Criminal Justice Research Centre Seminar Series
Guest speaker: Dr Mary Corcoran, Senior Lecturer in Criminology, Keele University
Respondent: Dr Aimie Purser, Lecturer in Sociology, University of Nottingham
Dr Mary Corcoran has published in numerous books and journals including the British Journal of Criminology, Critical Social Policy, Criminology and Criminal Justice, Theoretical Criminology and Current Issues in Criminal Justice. Her academic work spans a number of themes. The first is on prisons and punishment with a particular focus in women in the criminal justice system. A second theme critically focuses on the changing relationships among markets, states and civil society and the consequences for criminal justice. Dr Corcoran was Principal Investigator for a ground-breaking, 30-month long study, voluntary sector adaptation and resilience in the mixed economy of resettlement in England and Wales (April 2015-November 2017). A third theme relates to projects on critical life-course events in prison and on bereavement , grief and loss in custody in collaboration with academics and practitioners from palliative care, nursing, law, ethics and the prison and probation services.
In this presentation, Dr Corcoran will discuss how the spectacle of the body in pain has long functioned heuristically in the history of crime and justice. Within this phenomenon sits a counter-cultural tradition of re-enacting outrages in public view to rally against injustices. However, if 'spectacular suffering' has predominantly been discussed as a visual experience, this paper examines its performative aspects. Transgressive performance is evident in demonstrations of forced-feeding, hunger strikes, self-immolation and lip-sewing carried out by prisoners or by their intermediaries with a view to publicising their cause. The presentation proposes that during such exhibitions, the body in pain becomes a central heuristic device for converting suffering into a medium for public consumption and political mobilisation. However, tropes of corporal suffering are susceptible to political clawback and resistance from spectators. These possibilities call the publicity of suffering into question as an inherently progressive strategy.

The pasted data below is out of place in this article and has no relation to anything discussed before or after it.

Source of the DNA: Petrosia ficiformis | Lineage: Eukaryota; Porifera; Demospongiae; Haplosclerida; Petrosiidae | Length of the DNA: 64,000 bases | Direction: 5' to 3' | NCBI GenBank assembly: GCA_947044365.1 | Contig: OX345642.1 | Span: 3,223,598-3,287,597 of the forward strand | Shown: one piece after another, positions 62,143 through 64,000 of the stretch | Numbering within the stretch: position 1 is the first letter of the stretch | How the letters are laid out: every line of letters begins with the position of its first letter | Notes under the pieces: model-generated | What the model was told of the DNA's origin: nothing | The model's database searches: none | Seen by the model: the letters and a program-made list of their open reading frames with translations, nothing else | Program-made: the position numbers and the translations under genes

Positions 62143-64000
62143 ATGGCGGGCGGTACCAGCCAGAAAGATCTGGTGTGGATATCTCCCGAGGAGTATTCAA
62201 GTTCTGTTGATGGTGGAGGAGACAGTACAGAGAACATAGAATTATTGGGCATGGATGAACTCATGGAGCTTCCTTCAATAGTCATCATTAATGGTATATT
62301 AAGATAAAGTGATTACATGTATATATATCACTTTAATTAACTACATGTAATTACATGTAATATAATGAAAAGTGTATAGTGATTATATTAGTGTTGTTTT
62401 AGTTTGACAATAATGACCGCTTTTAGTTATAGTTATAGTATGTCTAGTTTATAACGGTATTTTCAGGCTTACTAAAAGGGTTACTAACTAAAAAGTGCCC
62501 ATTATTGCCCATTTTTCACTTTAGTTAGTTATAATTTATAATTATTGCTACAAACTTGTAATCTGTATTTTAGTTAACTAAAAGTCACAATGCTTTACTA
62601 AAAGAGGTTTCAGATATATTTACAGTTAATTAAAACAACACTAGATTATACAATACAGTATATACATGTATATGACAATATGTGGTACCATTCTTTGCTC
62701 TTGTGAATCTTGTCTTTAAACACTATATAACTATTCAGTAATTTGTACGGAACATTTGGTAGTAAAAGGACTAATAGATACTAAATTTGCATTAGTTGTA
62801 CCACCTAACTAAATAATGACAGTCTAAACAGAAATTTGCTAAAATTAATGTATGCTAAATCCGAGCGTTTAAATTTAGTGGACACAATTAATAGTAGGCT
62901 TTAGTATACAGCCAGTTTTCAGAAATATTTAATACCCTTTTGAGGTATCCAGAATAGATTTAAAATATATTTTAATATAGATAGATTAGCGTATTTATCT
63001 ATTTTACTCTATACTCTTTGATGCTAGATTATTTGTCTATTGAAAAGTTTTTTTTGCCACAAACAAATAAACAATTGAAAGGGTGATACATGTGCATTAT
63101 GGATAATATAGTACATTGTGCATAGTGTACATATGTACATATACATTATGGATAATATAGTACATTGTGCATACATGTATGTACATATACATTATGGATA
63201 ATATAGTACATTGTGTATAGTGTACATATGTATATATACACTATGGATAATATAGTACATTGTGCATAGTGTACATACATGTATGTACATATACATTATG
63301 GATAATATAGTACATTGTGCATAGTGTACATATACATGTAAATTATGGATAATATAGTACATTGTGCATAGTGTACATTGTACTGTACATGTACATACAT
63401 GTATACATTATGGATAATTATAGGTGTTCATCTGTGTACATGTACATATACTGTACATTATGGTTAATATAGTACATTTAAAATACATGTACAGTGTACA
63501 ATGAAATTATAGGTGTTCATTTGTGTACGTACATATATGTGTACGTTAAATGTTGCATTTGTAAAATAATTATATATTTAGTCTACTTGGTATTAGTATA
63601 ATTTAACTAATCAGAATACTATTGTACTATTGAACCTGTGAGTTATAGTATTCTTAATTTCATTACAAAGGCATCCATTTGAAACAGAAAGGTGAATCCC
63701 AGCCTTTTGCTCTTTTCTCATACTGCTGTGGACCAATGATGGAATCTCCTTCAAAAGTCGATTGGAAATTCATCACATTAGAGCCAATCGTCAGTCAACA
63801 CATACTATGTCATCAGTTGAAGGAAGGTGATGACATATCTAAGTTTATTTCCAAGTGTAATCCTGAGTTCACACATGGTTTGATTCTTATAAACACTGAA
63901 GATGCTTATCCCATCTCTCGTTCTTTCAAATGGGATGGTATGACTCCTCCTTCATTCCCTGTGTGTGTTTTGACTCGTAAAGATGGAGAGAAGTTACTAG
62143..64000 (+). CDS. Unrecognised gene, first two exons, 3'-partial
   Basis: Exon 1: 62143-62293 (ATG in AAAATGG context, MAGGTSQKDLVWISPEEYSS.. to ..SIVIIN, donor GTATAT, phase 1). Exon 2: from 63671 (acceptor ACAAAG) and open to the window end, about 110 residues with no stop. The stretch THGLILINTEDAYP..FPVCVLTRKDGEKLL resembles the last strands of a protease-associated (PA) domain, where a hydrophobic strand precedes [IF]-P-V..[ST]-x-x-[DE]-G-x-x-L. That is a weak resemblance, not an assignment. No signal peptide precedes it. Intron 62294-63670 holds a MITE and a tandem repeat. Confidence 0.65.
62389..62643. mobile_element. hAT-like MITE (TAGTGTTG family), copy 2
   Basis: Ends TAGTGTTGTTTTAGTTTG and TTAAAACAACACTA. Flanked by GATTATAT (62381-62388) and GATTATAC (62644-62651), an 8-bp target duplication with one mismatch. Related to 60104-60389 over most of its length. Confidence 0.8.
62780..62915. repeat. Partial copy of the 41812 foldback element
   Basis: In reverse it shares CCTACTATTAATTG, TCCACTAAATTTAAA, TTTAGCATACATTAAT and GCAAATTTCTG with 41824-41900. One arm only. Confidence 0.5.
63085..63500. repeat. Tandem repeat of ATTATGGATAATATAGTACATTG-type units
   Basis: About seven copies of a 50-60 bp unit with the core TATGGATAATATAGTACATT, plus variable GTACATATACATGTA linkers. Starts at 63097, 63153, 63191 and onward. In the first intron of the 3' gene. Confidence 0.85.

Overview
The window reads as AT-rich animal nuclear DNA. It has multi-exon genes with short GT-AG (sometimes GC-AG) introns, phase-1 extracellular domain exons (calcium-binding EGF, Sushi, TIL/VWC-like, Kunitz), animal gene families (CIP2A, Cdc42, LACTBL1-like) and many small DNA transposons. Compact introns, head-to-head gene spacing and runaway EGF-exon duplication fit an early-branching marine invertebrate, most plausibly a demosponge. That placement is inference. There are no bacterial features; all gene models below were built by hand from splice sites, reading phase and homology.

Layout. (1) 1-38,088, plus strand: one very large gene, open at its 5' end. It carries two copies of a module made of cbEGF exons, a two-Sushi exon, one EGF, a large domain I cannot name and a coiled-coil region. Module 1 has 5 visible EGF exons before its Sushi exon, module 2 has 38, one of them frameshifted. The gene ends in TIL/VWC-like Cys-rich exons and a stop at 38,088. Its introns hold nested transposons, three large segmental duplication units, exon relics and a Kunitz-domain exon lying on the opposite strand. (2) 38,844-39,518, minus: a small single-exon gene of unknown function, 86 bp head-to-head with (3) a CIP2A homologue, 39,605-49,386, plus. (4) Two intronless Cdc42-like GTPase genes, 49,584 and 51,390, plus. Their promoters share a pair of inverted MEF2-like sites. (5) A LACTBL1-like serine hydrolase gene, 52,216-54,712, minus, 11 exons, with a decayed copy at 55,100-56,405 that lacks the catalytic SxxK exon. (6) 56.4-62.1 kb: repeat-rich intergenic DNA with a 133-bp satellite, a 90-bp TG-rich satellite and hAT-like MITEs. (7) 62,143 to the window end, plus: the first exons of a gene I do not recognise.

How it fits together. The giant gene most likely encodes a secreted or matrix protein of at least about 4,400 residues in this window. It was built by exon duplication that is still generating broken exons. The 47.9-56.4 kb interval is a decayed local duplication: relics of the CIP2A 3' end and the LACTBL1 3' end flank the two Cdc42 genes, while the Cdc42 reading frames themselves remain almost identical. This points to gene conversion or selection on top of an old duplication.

The paper will be followed by a response from Dr Aimie Purser from the School of Sociology and Social Policy, University of Nottingham. Her research revolves around the study of identity (self) and 'the human condition' (materiality/morbidity/mortality, emotions and morality). In particular, Dr Purser's research develops new approaches to transcending traditional dualisms, for example those of body and mind, or experience and representation, to explore non-dualistic ways of understanding embodied (inter)subjectivity and connections between cultural representation and experience of self (and others).